From: Jef Allbright (firstname.lastname@example.org)
Date: Fri Aug 11 2006 - 14:13:16 MDT
On 8/11/06, Keith Henson <email@example.com> wrote:
> At 06:13 PM 8/10/2006 -0700, Jef Allbright wrote:
> (In reply to Eliezer)
> >Mightn't it be reasonable in such a scenario
> >to exert influence by beginning as early as possible to promote the
> >amplification of human morality?
> >On the other hand, if you expect proliferation of a diverse range of
> >AI and IA technology leading up to the big FOOM, then again, mightn't
> >it be reasonable to exploit this growth of intelligence toward
> >development of a framework for increasingly moral social
> I may be wrong about this, but I think what we consider to be "good" moral
> social decision-making is highly dependent on the perception of the
> society's members about future prospects.
Yes, moral concerns gain importance with increasing scope of time,
interactees, or types of interactions.
> A *long* time of relatively positive prospects allows anti war and social
> justice memes to become dominate. That's more or less the situation in the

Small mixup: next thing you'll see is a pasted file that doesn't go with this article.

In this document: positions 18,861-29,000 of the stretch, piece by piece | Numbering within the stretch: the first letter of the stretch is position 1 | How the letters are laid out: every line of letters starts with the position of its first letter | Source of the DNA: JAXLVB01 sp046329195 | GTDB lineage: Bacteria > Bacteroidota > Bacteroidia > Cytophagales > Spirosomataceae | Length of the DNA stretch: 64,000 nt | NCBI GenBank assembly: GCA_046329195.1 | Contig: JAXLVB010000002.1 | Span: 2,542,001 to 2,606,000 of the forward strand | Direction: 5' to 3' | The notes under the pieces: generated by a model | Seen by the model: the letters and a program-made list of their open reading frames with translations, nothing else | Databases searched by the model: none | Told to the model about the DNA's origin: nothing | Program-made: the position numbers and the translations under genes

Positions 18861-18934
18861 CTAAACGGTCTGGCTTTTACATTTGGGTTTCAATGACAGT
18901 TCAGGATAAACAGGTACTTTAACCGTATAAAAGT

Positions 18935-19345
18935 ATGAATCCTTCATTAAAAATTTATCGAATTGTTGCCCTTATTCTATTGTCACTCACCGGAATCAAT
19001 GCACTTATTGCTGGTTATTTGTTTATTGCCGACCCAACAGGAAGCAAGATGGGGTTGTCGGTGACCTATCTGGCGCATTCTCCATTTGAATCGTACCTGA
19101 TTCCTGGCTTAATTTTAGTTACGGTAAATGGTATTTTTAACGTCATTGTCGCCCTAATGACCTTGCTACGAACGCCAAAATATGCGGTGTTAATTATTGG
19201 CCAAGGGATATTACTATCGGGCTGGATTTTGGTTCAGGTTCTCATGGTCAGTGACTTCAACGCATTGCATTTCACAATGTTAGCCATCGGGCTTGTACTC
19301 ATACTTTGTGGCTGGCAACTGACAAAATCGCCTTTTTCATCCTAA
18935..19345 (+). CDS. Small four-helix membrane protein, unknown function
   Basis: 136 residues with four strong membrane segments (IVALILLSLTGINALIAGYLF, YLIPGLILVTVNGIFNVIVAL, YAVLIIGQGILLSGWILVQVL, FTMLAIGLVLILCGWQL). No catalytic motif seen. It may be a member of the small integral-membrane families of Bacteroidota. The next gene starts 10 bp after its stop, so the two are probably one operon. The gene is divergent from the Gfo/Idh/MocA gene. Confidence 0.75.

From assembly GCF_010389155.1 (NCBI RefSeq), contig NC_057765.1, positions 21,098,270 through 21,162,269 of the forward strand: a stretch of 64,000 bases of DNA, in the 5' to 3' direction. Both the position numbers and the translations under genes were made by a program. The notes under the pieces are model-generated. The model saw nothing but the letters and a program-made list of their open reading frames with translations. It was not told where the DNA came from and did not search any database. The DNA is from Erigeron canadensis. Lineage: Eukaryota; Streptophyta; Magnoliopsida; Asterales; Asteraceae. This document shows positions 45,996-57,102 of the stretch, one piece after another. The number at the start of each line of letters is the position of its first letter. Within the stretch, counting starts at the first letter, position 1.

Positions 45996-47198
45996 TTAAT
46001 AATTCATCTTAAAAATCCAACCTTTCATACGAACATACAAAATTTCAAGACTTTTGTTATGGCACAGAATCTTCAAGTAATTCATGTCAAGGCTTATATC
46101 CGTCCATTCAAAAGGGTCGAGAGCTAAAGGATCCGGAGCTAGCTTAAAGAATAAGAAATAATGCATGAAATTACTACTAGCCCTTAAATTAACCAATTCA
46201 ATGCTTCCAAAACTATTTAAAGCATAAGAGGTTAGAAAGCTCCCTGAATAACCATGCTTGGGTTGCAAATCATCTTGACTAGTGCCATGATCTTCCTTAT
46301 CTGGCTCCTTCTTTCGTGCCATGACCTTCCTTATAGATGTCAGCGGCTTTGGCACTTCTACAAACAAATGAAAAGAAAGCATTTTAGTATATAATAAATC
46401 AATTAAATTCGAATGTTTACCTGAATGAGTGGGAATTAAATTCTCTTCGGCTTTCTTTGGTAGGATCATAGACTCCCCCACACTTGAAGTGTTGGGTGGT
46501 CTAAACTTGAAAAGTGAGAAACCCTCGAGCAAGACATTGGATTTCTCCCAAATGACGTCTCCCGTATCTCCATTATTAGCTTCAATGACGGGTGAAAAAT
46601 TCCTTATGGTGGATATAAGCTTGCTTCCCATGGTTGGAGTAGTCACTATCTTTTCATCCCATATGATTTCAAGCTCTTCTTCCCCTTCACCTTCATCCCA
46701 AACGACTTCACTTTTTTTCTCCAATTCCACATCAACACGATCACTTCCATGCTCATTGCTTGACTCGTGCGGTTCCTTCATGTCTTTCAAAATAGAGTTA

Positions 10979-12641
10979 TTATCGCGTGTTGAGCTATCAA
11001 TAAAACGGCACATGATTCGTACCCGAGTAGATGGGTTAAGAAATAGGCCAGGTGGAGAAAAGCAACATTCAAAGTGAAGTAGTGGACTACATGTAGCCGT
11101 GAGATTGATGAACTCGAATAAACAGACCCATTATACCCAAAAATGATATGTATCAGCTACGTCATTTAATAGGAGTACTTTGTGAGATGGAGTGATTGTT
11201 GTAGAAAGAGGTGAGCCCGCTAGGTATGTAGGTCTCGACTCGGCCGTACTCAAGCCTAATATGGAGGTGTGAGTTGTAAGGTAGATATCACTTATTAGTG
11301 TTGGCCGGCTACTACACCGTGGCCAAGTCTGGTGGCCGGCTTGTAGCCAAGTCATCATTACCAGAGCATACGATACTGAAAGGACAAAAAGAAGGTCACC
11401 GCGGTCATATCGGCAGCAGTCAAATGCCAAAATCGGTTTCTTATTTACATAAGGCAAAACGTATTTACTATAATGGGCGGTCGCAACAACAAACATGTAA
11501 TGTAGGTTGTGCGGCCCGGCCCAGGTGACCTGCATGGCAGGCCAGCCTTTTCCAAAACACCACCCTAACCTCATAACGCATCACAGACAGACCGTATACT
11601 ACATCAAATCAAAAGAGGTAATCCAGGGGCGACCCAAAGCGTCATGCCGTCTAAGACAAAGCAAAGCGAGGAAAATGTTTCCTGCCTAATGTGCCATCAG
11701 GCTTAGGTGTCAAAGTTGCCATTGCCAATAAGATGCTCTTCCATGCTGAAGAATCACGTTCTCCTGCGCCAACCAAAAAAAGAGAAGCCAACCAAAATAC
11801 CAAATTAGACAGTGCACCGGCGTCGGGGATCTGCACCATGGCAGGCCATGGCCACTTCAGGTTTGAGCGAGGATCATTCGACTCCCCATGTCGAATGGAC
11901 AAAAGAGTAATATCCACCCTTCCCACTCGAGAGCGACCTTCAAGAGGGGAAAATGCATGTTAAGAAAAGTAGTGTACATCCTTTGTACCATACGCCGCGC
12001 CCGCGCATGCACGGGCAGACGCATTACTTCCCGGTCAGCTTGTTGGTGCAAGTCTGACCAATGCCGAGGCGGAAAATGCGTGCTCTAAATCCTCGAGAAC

> western world today.
True, but I would say it's not the length of preceding "positive"
time, but rather the resulting expectation of future "positive" time
that drives the effect you are describing here.
> On the other hand, bleak prospects (or being attacked) causes xenophobic
> memes to become dominate. I suspect the trip into negative memes can be
> much faster than the rise of memes for social tolerance and social justice.
Restated: Similarly, perception of a shortened time horizon reduces
the scope, and thus the importance of moral concerns.
> A set of xenophobic memes dominates in a substantial sector of the world today.
> When you think about it, it makes sense for those you treat well to be
> dependent on future prospects. Bad enough and it shrinks down to immediate
> family. Good enough and it incorporates all peoples your group might
> possibly obtain wives from.
> All in the interest of the genes.
But the underlying process of evolution (in the broad sense) has
agency moving beyond the limitations of the genes.
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